How To Tell The Difference Between A Real And Fake Xiaomi Scooter

EXPLAINING HOW TO SPOT A FAKE XIAOMI E-SCOOTER

Written by Ed Wiles, Scootered Founder

The new Xiaomi range was recently launched in China following the widespread success of the Xiaomi M365 and M365 Pro. Demand for the new scooters is expected to be high and, as there have been a large number of fake M365s on the market, there is expected to be a similar number of fake Essential, 1S and Pro 2 electric scooters out there (adding to the fake M365s still in circulation).


This, unfortunately, is the world we live in. It is especially dangerous to buy directly from China as there is essentially no way to tell if a scooter is real or not before you receive it (companies selling fakes often use images from Xiaomi's own marketing on their sales pages). But I write this article to help you avoid buying a fake Xiaomi scooter, whether that is an M365 or a newer model.


Spot The Difference
Real or Fake


XIAOMI ESSENTIAL   XIAOMI 1S

XIAOMI PRO 2



M365 Serial Number

The first thing to say is that, if a price seems too good to be true, it probably is. The profit margins in selling these scooters are small, so if a company were selling a real Xiaomi 1S for under £375, they would likely be making a loss on it.


However, it can be very hard to tell a fake Xiaomi from a real Xiaomi by looking at it. Indeed, companies go to great lengths to make their scooters look real. With the new range, Xiaomi have tried to combat the issue by branding the stem with an orange "MI" followed by a "mi.com" in grey. So this is a new way to distinguish originals from replicas, but of course producers of fakes will soon be adding these. A fake will be missing the real serial number too, but this requires taking a close look at the scooter in person and fake serial numbers can be added to fake scooters. The image below shows the location/format of the serial number.


M365 Serial Number



The innards (battery, motherboard etc) of a fake will be different but you are unlikely to see the innards of the scooter before purchase (if ever). There is, however, one question you can ask to weed out a fake from a real Xiaomi scooter before purchase, and that question is "What app works this scooter?". If the scooter does not work with the Xiaomi Home app, then it is a fake.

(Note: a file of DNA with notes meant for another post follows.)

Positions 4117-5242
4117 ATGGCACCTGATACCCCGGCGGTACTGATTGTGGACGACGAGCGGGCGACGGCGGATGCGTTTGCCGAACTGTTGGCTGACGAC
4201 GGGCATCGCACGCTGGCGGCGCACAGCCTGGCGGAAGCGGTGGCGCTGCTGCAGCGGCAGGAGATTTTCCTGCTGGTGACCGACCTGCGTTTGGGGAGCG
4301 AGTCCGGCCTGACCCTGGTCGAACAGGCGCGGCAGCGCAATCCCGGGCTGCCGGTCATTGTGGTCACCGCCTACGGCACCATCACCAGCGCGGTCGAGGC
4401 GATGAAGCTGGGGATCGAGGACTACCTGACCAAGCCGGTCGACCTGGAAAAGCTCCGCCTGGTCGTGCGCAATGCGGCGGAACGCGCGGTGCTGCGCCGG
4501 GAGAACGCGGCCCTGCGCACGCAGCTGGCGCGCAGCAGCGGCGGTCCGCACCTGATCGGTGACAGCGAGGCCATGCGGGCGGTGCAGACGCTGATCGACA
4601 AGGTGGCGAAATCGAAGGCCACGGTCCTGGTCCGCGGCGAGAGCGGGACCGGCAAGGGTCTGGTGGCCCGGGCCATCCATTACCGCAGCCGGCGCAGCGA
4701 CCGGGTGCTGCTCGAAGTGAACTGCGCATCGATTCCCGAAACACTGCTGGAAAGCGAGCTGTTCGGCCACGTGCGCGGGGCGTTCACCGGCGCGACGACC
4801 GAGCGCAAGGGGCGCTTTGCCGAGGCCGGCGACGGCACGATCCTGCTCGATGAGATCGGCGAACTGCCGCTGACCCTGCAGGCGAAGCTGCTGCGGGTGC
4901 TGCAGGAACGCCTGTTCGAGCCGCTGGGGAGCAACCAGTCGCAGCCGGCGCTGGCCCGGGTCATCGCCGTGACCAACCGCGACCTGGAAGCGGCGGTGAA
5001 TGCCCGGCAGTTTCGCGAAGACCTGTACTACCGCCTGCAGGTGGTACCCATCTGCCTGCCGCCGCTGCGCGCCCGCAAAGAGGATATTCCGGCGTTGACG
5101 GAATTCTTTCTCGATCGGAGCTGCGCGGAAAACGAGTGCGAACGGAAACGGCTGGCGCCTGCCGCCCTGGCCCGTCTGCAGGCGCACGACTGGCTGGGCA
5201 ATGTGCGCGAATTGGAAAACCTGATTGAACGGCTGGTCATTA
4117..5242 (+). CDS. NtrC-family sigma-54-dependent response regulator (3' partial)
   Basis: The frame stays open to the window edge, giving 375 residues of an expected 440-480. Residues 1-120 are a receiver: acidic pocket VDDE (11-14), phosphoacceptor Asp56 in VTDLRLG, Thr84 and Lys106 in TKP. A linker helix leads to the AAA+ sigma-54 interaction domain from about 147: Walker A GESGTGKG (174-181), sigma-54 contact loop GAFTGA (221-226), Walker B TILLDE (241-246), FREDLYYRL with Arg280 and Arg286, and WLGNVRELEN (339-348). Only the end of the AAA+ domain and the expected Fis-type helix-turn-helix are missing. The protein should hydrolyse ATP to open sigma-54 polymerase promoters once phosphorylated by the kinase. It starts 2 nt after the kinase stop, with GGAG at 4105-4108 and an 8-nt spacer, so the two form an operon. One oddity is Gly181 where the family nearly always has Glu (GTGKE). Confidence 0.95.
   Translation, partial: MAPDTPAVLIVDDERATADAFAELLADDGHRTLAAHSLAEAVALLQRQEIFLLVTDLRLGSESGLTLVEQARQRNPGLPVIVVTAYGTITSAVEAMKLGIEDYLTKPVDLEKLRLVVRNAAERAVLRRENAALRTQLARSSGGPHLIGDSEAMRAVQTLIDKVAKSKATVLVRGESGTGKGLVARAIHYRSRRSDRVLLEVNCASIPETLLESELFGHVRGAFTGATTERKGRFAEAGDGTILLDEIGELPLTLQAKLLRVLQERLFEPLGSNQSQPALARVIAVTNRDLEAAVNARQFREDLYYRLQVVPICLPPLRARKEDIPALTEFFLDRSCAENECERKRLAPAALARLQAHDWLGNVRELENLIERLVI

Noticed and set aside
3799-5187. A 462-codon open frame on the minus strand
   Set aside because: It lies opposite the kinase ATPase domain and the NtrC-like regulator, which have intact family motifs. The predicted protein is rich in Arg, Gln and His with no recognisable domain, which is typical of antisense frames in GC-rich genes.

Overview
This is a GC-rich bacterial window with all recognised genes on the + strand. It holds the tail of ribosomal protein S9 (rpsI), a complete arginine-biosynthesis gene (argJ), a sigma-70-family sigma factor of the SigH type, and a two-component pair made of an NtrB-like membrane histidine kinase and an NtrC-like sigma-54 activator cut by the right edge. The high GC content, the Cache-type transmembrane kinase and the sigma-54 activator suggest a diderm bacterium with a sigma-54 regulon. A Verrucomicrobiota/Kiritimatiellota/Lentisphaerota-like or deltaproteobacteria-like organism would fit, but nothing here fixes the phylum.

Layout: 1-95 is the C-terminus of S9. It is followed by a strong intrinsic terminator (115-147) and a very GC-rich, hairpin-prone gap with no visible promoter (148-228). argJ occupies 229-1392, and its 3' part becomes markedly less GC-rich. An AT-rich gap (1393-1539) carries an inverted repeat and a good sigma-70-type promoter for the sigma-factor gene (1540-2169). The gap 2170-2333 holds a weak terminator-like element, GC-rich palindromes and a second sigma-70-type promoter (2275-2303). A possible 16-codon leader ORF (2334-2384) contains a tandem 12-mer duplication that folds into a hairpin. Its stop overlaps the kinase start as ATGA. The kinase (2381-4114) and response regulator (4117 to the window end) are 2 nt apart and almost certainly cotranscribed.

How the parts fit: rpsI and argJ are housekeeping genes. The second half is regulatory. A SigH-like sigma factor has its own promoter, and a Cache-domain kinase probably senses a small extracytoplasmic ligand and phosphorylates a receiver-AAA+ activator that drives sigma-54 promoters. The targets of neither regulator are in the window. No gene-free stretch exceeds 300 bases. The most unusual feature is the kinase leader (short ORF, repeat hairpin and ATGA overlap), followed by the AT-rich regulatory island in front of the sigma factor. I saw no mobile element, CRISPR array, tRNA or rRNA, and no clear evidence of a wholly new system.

More often than not, the app the fake scooters use is the MiniRobot, a generic scooter app. Thus, should you come across an e-scooter for sale - and why would you not buy from us? - at a supiciously good price, be sure to ask about the app (in writing).


Mi Home App vs MiniRobot App
Mi Hope App vs MiniRobot App


A fake scooter may work reasonably well but it is unlikely to have been built to the same standards as a real Xiaomi. Added to this, Li-ion batteries can be dangerous and you would not want to be riding or charging a scooter with a possibly unsafe battery component. Xiaomi, on the other hand, is a reputable company that has recalled scooters when a safety issue has been discovered.


XIAOMI ESSENTIAL   XIAOMI 1S

XIAOMI PRO 2


I hope this article proves useful for those seeking to buy an authentic Xiaomi electric scooter. I have seen a UK registered company selling fake M365 Pros, which is a worrying sign of the times (and lots of knock-offs on Facebook - though often not actually labelled as Xiaomis). However, outside of the UK/EU, and especially via China, the risk of buying a fake increases further (and you will very likely get the Chinese version if it is an authentic Xiaomi - though this is not a massive problem).


Beyond the risk of buying a fake, it is also advisable to consider where you would have to send it should you need to make use of any warranty (ie if you buy through a company based in China/Hong Kong, you may have to send it abroad to be fixed). I should perhaps add that, if you do buy directly from China and then find you have a problem, there is nothing we can do about it (we provide care for our customers and, maybe not that strangely, not people who buy from other companies).